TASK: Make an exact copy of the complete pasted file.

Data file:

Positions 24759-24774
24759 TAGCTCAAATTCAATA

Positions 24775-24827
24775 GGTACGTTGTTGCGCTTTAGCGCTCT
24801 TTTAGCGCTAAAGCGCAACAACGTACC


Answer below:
Positions 24759-24774
24759 TAGCTCAAATTCAATA

Positions 24775-24827
24775 GGTACGTTGTTGCGCTTTAGCGCTCT
24801 TTTAGCGCTAAAGCGCAACAACGTACC